The council also said it stands in prayer “with our sisters and brothers in Liberia, the Church of the Province of West Africa, and all countries where this virus [Ebola] threatens human health and societal structures and has claimed the lives of thousands.” The resolution applauds the work of the Episcopal Church in Liberia, that country’s religious community, grassroots organizations, and individuals, including Liberian clergy, and all organizations and individuals that have “raised hope, awareness, and materials and funds.” The resolution challenged the world faith communities to encourage a more aggressive and generous response to the challenges of the Ebola epidemic.

Finally, the resolution, that originated in council’s Joint Standing Committee on World Mission, “commend[s] the souls of those who have died into God’s loving care and pray for those who mourn,” and says council members “live in hope of the day we will celebrate the good news that this virus has been contained and we can cheer our sisters and brothers on as they rebuild their lives and their country.”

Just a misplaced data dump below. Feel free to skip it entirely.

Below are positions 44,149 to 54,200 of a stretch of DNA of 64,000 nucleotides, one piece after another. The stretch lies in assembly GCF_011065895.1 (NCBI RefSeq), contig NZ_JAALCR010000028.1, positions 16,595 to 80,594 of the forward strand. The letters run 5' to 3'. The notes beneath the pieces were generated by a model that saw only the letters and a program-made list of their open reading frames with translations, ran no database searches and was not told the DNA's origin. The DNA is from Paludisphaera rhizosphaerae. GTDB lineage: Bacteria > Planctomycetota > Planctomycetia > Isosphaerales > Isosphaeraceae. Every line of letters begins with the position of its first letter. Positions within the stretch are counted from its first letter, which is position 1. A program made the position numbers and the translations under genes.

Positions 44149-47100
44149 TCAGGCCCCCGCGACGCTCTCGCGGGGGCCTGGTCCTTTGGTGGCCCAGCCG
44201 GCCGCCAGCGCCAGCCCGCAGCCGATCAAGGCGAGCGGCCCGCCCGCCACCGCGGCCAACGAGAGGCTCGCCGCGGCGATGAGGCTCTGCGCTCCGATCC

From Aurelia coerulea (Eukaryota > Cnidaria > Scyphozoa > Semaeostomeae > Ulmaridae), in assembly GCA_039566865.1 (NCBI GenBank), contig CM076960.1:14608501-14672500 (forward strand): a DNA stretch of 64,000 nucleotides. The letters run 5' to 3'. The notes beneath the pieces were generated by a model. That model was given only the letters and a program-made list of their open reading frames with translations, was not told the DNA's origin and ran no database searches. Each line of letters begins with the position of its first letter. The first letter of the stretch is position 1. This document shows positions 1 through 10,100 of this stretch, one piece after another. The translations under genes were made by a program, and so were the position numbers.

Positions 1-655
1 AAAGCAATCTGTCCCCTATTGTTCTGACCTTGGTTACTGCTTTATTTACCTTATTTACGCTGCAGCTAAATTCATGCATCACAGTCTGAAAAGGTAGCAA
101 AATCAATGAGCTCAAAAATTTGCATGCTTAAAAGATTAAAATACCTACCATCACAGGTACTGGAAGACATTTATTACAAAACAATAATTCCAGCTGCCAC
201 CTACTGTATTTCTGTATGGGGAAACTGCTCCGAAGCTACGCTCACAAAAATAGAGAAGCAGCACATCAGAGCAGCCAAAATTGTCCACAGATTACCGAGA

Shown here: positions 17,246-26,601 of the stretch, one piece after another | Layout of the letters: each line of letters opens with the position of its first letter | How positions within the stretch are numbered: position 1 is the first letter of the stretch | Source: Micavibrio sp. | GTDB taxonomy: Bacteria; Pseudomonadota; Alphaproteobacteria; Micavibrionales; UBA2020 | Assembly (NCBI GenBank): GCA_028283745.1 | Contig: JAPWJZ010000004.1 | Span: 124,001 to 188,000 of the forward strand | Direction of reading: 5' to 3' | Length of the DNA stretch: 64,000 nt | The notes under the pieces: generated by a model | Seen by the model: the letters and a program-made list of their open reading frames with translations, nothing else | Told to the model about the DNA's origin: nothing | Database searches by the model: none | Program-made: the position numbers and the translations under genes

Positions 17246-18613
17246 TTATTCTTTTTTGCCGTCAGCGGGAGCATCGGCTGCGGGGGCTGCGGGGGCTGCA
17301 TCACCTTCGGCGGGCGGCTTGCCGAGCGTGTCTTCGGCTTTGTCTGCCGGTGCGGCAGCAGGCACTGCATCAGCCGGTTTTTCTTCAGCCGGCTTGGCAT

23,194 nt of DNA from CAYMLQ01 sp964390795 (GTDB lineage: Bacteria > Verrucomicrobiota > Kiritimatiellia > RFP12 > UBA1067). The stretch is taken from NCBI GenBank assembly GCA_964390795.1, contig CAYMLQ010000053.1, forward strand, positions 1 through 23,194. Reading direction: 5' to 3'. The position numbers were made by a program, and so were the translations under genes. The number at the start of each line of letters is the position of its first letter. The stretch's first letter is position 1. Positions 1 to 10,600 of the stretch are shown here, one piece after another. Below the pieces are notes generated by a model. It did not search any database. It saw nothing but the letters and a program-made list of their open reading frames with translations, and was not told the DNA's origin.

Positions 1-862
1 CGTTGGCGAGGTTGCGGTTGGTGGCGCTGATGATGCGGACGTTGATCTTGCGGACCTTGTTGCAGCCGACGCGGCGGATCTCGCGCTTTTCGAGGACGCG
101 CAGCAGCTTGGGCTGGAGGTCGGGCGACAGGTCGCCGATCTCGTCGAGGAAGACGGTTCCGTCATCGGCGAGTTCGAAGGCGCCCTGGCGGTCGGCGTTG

In other action
Also during the final plenary session, council:

  • granted $150,000 in increments of $50,000 annually beginning yet this year to Li-Tim Oi Chinese Ministries in the Diocese of Los Angeles as a way to enable expansion of ministries to people of Chinese descent. The money will come from income of specific trust funds given for ministry to Chinese after the Communist takeover.
  • spent nearly two hours at the beginning of the day in an executive session to discuss the latest report from its subcommittee on relocation of the Church Center in Manhattan. No action was taken on the report.